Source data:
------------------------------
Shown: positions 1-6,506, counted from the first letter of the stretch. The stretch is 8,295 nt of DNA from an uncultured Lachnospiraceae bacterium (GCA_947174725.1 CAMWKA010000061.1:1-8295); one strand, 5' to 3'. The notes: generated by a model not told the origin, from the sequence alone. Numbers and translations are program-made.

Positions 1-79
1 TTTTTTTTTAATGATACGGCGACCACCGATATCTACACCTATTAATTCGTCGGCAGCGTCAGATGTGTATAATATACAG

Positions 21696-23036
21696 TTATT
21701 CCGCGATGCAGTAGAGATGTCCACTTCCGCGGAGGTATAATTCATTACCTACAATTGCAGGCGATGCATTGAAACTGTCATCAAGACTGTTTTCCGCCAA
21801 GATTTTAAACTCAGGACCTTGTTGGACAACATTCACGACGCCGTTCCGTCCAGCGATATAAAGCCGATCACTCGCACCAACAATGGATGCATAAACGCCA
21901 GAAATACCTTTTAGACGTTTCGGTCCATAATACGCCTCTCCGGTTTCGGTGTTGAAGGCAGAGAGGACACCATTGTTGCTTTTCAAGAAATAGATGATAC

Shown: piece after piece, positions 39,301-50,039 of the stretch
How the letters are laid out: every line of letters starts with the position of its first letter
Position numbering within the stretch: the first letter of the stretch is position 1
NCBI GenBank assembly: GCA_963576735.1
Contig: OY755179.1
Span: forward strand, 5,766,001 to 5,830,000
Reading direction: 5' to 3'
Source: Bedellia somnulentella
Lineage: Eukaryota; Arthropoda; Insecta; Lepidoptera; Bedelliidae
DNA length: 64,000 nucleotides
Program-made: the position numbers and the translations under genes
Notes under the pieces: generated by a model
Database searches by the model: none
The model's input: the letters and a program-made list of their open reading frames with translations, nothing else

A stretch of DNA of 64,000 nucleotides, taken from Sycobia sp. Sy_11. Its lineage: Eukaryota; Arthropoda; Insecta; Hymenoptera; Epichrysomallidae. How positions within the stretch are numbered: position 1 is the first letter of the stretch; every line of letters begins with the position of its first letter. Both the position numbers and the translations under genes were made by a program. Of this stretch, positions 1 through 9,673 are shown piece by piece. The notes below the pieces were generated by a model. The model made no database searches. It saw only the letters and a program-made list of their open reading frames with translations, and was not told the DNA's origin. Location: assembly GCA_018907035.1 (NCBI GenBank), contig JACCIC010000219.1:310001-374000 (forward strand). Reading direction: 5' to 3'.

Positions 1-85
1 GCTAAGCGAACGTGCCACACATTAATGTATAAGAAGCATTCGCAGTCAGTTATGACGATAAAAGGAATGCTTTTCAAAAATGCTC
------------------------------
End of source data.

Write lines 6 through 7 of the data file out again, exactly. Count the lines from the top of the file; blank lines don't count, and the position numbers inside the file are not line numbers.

21701 CCGCGATGCAGTAGAGATGTCCACTTCCGCGGAGGTATAATTCATTACCTACAATTGCAGGCGATGCATTGAAACTGTCATCAAGACTGTTTTCCGCCAA
21801 GATTTTAAACTCAGGACCTTGTTGGACAACATTCACGACGCCGTTCCGTCCAGCGATATAAAGCCGATCACTCGCACCAACAATGGATGCATAAACGCCA